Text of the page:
What Bug Is That? The guide to Australian insect families.

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Identify families

Higher Taxa

    • Body normally distinctly hairy or strongly setose, not finely pubescent or glabrous; neck region not collar-like, anterior ventral cervical sclerite larger than posterior one; tegmina and hind wings usually present in adult; femora often compressed and keeled; male forceps often asymmetrical, nymphs sometimes with multiarticulate cerci; female usually with discernible genitalia (Fig. 23.5A); male genitalia* with both medial lobes present, bent forward at rest, rarely with one lobe somewhat reduced, lateral lobes usually with teeth or processes PYGIDICRANOIDEA - Pygidicranidae. 2
    • Body normally glabrous, often shiny, or at most finely pubescent, sometimes quite strongly punctate; neck region with a 'collar', anterior ventral cervical sclerite smaller than posterior one; tegmina and/or hind wings often absent in adult; femora not compressed or keeled; male forceps seldom asymmetrical, nymphal cerci not multiarticulate; female without readily discernible genitalia (e.g. Fig. 23.5B); male genitalia with at least one medial lobe permanently directed backwards, lateral lobes without teeth or processes 4
  2. (1)
    • With 2 large, divergent tubercles, each overlying the base of one of the forceps BLANDICINAE
    • Without such tubercles 3
  3. (2)
    • Body more elongate, hairy but without stiff setae; femora keeled; terminal abdominal tergum longer than wide; forceps stout, more or less straight, nearly contiguous basally, asymmetrical in some genera PYGIDICRANINAE
    • Body shorter and stouter with dorsal, bristle-like setae; femora not keeled; terminal abdominal tergum wider than long; forceps gently curved, distinctly separated basally ECHINOSOMATINAE
  4. (1)
    • Tarsi with 2nd segment subcylindrical, not projecting beneath 3rd, which, in lateral view, arises more or less terminally from 2nd (Fig. 23.7A) 5
    • Tarsi with 2nd segment often expanded laterally, projecting beneath 3rd (Figs 23.7B, C), or if not so, 3rd segment arising subterminally and more or less dorsally from 2nd 10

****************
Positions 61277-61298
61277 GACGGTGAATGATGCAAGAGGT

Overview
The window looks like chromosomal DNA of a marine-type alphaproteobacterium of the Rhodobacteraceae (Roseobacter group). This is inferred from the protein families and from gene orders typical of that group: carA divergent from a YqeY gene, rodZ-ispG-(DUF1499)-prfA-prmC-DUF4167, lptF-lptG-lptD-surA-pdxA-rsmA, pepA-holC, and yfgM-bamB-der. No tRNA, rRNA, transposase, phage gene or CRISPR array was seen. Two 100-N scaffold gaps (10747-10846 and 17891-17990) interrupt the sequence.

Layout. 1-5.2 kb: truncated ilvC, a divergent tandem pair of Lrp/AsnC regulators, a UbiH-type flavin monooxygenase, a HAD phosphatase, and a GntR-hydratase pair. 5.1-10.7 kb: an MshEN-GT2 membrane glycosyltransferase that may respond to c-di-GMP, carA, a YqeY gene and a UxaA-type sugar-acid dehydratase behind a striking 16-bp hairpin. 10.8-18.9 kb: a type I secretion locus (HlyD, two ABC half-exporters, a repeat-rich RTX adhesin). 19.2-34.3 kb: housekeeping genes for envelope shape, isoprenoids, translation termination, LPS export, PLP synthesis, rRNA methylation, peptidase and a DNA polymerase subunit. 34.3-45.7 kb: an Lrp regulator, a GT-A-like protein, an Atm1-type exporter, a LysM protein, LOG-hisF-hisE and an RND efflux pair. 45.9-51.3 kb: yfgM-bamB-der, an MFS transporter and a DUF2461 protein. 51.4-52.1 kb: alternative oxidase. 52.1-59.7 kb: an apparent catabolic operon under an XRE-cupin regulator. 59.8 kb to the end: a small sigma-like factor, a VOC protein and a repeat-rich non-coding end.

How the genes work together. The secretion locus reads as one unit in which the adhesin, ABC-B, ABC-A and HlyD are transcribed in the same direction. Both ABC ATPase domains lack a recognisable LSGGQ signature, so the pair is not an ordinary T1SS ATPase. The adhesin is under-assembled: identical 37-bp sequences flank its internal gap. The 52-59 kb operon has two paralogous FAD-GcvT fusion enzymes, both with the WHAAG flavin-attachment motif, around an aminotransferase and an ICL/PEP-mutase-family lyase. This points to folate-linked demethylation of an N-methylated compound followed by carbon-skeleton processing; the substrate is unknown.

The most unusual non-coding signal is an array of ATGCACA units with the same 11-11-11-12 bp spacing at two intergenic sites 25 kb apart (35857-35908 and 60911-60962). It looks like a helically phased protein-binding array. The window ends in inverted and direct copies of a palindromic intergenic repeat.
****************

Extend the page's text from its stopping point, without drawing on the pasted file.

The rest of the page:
5. (4)
    • Usually wingless; pygidium distinguishable but concealed by being bent downwards between forceps; male genitalia with 2 medial lobes, one of them (non-functional) flexed forwards, sometimes reduced Anisolabididae. 6
    • Usually winged (or at least with tegmina); pygidium distinctly visible (though other `opisthomeres' reduced); male genitalia with only one medial lobe Spongiphoridae. 8
  6. (5)
    • Body minutely pubescent, not strongly flattened; antennae elongate; thoracic mesonotum with posterior margin convex; forceps not long and slender, often asymmetrical in malemale; male genitalia with manubrium at least as long as subgenital plate ANISOLABIDINAE
    • Without above combination of characters; thoracic mesonotum with posterior margin more or less straight 7
  7. (6)
    • Last abdominal tergum with posterior margin more or less straight ISOLABELLINAE
    • Last abdominal tergum with posterior margin concave ISOLABIDINAE
  8. (5)
    • Tegmina smooth, with lateral keels NESOGASTRINAE
    • Tegmina punctate, without lateral keels 9
  9. (8)
    • Head narrow, not transverse; eyes relatively small; antennae with 3rd segment shorter than 5th LABIINAE
    • Head broad, transverse; eyes large and prominent; antennae with 3rd segment not shorter than 5th SPONGIPHORINAE
  10. (4)
    • Tarsi with 2nd segment almost cylindrical (cf. Fig. 23.7A but 3rd segment arising subterminally and more or less dorsally); pygidium always directed downwards; male genitalia with 2 medial lobes, 1 directed forwards, the other backwards 11
    • Tarsi with 2nd segment produced or expanded (Figs 23.7B, C); pygidium not directed downwards; male genitalia with only one medial lobe 12
  11. (10)
    • Body extraordinarily flattened and often contrastingly pigmented Apachyidae
    • Body and colouration not as above Labiduridae
  12. (10)
    • Tarsi with 2nd segment produced below 3rd but not expanded laterally (Fig. 23.7B) Chelisochidae - CHELISOCHINAE
    • Tarsi with 2nd segment produced below 3rd and expanded laterally (Fig. 23.7C) Forficulidae - FORFICULINAE


An interactive key to Dermaptera is currently not available. The dichotomous one from The Insects of Australia (Second Edition, 1991) has been provided until the interactive one is ready. This key is presented as it originally appeared; no attempt to update it or the classification has been made.